# What is the difference between compare() and compareUnsigned() in Java

I know `compare(int a, int b)` returns 1 if `a > b`, 0 if `a == b`, -1 `a < b`. When I faced to `compareUnsigned()` didn’t get how does it function. I have done some research on the documentation of this method in IntelliJ Idea about this method and found out how does
`compareUnsigned()` static method work after it receives integer x and y as arguments :

```public static int compareUnsigned(int x, int y) {
return compare(x + -2147483648, y + -2147483648);
}
```

Could anyone explain if there is any special feature of this method compared to `compare(int a, int b)` method and how does it do .

This may not be a perfect answer as I’m not really sure exactly what Java does when you call Integer.compareUnsigned(-1, 2) but I will try explain what I think is happening.

First I will like to point out that

```Integer.compareUnsigned(-1, 2)
```

returns 1 which indicates -1 is greater than 2. Why is what I’ll try to explain here.

```Integer.compare(int, int)
```

Just does normal integer comparison as you would do manually.

Before explaining Integer.compareUnsigned(int, int) let’s look at what signed and unsigned ints are.

Java uses 32 bits to store integers. This means an `int` variable can represent up to 2^32 numbers. The range of values will depend on the integer representation used.

For unsigned integers this will be 0 through 4,294,967,295 (2^32 − 1). Which means the minimum unsigned integer on a 32 bit system is 0 and the maximum unsigned integer on 32 bit system is 4,294,967,295.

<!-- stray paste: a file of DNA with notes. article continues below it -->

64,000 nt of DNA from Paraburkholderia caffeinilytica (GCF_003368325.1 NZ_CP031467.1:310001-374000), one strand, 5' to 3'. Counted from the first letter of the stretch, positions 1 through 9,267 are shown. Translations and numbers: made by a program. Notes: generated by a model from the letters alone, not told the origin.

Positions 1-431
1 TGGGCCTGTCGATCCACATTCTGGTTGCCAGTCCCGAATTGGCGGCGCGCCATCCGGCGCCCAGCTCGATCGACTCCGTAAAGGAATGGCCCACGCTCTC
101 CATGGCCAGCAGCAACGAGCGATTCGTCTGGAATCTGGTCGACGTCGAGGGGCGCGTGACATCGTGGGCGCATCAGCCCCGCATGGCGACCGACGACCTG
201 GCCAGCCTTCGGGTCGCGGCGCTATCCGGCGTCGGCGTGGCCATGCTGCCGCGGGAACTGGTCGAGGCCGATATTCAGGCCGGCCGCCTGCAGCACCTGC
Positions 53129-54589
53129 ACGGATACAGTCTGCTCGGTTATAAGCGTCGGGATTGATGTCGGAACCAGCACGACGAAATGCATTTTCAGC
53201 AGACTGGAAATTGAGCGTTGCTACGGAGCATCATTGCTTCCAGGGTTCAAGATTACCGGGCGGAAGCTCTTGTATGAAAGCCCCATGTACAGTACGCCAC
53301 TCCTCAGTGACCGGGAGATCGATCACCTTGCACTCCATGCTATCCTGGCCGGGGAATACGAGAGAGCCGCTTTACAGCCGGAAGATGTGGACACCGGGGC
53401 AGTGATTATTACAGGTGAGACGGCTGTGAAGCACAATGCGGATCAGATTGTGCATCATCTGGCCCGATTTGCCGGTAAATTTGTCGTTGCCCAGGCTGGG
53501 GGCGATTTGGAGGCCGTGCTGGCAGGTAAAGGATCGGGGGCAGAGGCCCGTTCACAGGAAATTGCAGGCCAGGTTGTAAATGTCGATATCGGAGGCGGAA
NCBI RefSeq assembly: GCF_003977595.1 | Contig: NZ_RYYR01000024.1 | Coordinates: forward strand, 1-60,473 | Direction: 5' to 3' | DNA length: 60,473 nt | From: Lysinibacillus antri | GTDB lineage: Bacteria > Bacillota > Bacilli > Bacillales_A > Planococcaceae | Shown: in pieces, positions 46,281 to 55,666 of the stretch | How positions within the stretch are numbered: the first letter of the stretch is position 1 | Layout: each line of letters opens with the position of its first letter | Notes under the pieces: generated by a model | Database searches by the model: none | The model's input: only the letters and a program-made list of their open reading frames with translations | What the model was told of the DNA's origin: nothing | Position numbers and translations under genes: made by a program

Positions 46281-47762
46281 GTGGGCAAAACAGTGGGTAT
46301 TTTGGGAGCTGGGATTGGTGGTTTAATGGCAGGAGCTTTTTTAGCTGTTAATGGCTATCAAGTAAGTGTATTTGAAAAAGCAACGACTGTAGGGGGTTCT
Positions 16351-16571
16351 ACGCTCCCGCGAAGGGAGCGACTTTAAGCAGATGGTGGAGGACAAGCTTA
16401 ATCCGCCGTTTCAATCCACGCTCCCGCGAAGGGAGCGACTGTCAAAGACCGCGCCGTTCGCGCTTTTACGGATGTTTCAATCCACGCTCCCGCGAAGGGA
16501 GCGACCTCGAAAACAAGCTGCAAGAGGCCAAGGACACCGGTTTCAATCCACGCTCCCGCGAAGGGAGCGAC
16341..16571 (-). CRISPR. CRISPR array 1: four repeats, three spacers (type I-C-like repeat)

For signed integers will be −2,147,483,648 (−2^31) through 2,147,483,647 (2^31 − 1) for representation as two’s complement.

Now you see that -1 doesn’t exist in the unsigned representation. In languages like C that have unsigned type. When you do unsigned int x = -1; On my 64 bit Intel based Mac (I am specific here because unlike Java, C is a little bit implementation specific), -1 is converted to 4294967295 which is the largest value of a unsigned integer. -2 is converted to 4294967294 which is just one less than the largest value of an unsigned integer.

```#include <stdio.h>

int main() {
unsigned int x = -1;
unsigned int y = -2;

printf("x = %uny = %un", x, y);
return 0;
}
```

Output

```x = 4294967295
y = 4294967294
```

Now you see that negative numbers are been converted to a signed equivalent in C. How that is done I’m not really sure but you can have a look at this answer to understand it more https://stackoverflow.com/a/7152835/4801462

So when you call Integer.compareUnsigned(-1, 2), my guess is that Java tries to treat -1 as an unsigned int. Which means -1 will be converted to non negative value before the comparison is done. How that is done I’m not really sure as the documentation doesn’t say but you shouldn’t count on that. Why do I say so?

Java does NOT have an unsigned type and an int in Java is capable of holding a positive maximum value of 2,147,483,647 (2^31 − 1) which is about half the maximum value of an unsigned int. So even if -1 is to be treated as an unsigned int, it will probably overflow the int variable which will cause something other than the unsigned version of -1 to be stored in that variable.

My advice is, avoid using that method unless you are 100% what you are doing.

NB

A more experienced person will probably have a better answer. I’ve never used this method. I just applied knowledge I learned from college 4 years ago to answer this question.

References:

EDIT

What Java could be doing when you send in -1 in Integer.compareUnsigned(int, int) is get the unsigned equivalent of -1 and store it inside a `long` since it might overflow an `int` then do the comparison.

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